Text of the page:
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Radio Discussions on Drug Policy Reform in Ghana "Drugs: has criminal justice failed us?"



Drugs: has criminal justice failed us? is a week-long series of powerful and informative discussions and debates exploring drug policy reform in Ghana. It kicks off on Class FM91.3’s Executive Breakfast Show (EBS) on Monday 26th June.

Using the hashtag, #CLASSFMdrugsweek, EBS will ask: how effective is Ghana’s current approach? Who does it fail? Who does it serve? Is it punitive rather than public health oriented? Should it be a public health issue rather than a law and order focus? Does it protect individual’s human rights? These questions will be explored, debated and discussed throughout the week long special.    

EBS will engage former drugs addicts, healthcare professionals, personnel from the National Law Enforcement Agency, Members of parliaments, policy makers, civil society representatives working on drug related issues, and the general public throughout the week.

Each morning the special will begin at 7.30am.

This week long Special Series is framed around the 2017 Global Day of Action on Drugs on 26thJune. Every year globally, this day of action highlights the harms being caused by what is described as the current punitive approach to drug problems. The ‘Support Don’t Punish’ Campaign invites the world to consider fresh approaches to dealing with the issue. And it calls for human rights protections of those who use drugs. Such protections include their right to health, life and the implementation of harm reduction services.

“Ghana’s current drug policy is very repressive.  People who use drugs are seen as criminals, they are seen as ‘morally weak’ addicts,” says Maria Goretti Ane Loglo, of the West Africa Drug Policy Network – Ghana Chapter. She further added: “there is  widespread marginalisation. People are treated as social outcasts, even though non-violent low level drug offenders generally make up the largest share of those sent to the criminal justice system.” Loglo concludes: “This approach exacerbates human rights abuses, such as ill-treatment and extortion by police. It means mass incarceration and arbitrary detention, in many cases without trial or due process.”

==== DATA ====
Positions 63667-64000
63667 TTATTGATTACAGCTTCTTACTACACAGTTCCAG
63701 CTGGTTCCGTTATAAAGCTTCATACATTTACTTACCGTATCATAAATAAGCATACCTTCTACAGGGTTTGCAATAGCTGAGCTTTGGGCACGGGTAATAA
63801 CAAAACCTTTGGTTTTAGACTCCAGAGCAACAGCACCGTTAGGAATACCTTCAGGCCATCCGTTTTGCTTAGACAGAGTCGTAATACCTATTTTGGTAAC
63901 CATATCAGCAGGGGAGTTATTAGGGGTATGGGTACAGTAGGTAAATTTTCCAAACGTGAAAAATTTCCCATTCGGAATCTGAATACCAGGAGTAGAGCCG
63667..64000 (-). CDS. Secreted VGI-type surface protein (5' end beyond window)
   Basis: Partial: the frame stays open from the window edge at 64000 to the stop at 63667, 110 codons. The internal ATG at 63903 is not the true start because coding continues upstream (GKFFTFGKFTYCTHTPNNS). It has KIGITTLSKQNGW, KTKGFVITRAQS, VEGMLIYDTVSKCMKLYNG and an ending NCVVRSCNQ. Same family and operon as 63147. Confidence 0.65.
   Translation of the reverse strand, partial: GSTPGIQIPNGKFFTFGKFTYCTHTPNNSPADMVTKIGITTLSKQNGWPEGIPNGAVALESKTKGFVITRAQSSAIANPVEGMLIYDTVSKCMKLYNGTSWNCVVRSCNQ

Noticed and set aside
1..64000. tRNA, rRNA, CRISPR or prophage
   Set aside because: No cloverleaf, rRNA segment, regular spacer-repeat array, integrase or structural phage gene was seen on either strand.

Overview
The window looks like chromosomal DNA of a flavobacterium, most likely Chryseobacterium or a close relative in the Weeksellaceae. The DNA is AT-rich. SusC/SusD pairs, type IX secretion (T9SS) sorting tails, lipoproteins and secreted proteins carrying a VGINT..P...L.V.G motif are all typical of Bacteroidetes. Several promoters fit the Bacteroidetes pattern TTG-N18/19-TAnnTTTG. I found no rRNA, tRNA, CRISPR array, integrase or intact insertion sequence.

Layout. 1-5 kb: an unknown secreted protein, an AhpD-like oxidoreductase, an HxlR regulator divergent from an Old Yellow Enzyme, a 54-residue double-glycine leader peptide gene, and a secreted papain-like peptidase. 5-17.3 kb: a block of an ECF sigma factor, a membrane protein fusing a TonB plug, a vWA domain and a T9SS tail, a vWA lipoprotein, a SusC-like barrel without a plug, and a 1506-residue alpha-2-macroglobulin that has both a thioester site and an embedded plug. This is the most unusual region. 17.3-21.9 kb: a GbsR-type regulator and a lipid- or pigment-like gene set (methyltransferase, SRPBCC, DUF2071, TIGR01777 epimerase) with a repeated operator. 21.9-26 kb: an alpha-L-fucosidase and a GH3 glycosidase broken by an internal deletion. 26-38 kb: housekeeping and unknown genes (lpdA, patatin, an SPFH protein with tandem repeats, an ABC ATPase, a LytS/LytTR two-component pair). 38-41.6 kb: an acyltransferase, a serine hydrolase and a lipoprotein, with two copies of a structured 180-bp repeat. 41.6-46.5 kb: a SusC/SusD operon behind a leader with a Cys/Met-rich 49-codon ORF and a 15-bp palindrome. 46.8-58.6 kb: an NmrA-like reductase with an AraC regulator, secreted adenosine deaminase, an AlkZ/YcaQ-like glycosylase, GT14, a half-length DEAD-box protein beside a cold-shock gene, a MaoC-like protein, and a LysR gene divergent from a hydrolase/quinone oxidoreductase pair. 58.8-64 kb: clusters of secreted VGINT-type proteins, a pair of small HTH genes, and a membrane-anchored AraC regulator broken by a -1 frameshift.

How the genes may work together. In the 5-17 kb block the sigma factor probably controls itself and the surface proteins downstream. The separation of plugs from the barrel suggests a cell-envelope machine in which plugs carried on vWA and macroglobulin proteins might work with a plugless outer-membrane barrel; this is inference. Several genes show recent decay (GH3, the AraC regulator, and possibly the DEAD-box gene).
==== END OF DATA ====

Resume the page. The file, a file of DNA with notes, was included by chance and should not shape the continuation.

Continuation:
EAA Media Productions, West Africa Drug Policy Network – Ghana Chapter, West Africa Civil Society Institute (WACSI), Open Society Initiative for West Africa (OSIWA) and Class FM have come together to produce this Special Series. It is a multi-media project featuring on air discussions, social media engagement, a Twitter Poll and engagement from the general Public.

“I am proud that my company EAA Media Productions is the lead producer of this powerhouse series with this partnership”, said Esther Armah, Director of EAA Media Productions. She continued: “I strongly believe in media’s power to critically examine sensitive issues with care, clarity and bring those impacted, those dealing with addicts, those charged with creating policy and law to one mic in order to tackle the issue, grapple with the multiple perspectives and leave us all better informed and focused on resolution that serves a greater good.” She concluded, “My company’s specialism is local content with international standards for a global landscape”

DRUGS: has criminal justice failed us? will air every day from Monday 26th June to Friday 30th June 7.30am to 8.30am Executive Breakfast Show, ClassFM 91.3. 

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